- My friend wasn’t interested in waiting in line for Sainte-Chapelle because she wanted to do some shopping, but we could have gone there and the Conciergerie.
- The Louvre is open Wednesday night and, again, the pass lets you bypass the ticket line, but not the security line.
- Visited the Pantheon and Musee de Cluny because they were, literally, in our backyard.
I will be honest. It helps if you know your way around Paris, but, planning ahead makes it reasonable.
1. Know what you want to see.
2. Know when each place is open and what day it is closed. Be sure to check if there are nights when something is open late … like the Louvre … and plan for an evening visit.
3. Group visits by area/arrondissement.
4. You don’t have to see everything in each museum. Our plan was to go to the Rodin, see a few of his most famous pieces and head to Musee d’Orsay for lunch and a quick visit to some of the most famous Impressionist paintings.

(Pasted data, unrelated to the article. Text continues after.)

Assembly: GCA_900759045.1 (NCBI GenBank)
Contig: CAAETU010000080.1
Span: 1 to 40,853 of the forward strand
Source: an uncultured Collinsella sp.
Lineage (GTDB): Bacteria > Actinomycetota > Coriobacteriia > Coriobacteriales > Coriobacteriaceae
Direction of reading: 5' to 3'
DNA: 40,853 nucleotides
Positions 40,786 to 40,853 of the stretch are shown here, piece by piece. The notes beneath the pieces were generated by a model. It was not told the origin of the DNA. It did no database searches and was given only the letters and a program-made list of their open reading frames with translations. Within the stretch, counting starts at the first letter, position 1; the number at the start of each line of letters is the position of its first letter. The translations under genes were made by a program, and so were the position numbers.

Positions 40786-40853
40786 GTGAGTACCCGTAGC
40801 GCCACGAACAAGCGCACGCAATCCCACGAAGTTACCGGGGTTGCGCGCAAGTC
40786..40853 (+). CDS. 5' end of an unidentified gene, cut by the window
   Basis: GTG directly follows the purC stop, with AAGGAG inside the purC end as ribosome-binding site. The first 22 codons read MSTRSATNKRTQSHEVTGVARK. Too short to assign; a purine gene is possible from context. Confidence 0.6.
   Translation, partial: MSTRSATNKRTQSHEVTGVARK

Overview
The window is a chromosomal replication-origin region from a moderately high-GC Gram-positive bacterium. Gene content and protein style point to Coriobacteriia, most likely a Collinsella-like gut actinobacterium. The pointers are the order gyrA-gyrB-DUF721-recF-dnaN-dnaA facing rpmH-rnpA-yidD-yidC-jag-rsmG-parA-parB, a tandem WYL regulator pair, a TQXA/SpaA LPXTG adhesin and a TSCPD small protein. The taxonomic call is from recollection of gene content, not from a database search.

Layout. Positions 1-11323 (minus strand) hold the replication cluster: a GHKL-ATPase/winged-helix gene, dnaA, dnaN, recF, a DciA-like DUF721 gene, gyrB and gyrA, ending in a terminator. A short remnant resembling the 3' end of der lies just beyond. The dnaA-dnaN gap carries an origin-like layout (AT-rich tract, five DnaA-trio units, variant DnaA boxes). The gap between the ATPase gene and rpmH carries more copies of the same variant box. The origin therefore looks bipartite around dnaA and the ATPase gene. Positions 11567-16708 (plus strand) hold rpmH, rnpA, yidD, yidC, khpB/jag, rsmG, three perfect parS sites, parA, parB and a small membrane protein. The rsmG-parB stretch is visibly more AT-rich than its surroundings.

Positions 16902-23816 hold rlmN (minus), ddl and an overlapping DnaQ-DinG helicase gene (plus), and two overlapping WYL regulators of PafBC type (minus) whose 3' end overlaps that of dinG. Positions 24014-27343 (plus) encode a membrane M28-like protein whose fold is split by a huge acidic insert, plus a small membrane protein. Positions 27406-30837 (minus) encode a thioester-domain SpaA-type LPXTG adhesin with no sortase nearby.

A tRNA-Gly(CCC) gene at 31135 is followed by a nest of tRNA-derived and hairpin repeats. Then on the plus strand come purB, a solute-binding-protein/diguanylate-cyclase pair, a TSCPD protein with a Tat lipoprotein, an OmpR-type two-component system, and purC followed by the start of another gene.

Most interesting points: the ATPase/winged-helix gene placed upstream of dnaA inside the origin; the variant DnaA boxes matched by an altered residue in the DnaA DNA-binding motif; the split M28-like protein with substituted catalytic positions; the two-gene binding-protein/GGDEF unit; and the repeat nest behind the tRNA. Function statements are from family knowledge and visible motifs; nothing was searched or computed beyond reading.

5. Buy your pass when you get to Paris.
6. You don’t need the Paris pass that includes transportation (it is a lot more money) unless you don’t like to walk.
Do’s And Don’ts When Getting The Paris Museum Pass
DO Go to the website Parisinfo and decide what you want to see. Add up the entry fees to see if they are more or less than the 56 euros (4-day pass). It is a good idea to have a map handy so you can maximize the number of places to visit in one area.
DO Make a chart. I made a chart of the days of the week we would be using the pass (KEY ADVICE: The pass must be used on consecutive days and it starts on the day you sign and date the card. DO NOT sign the pass and then visit the first place mid-day. A half-day will be wasted!)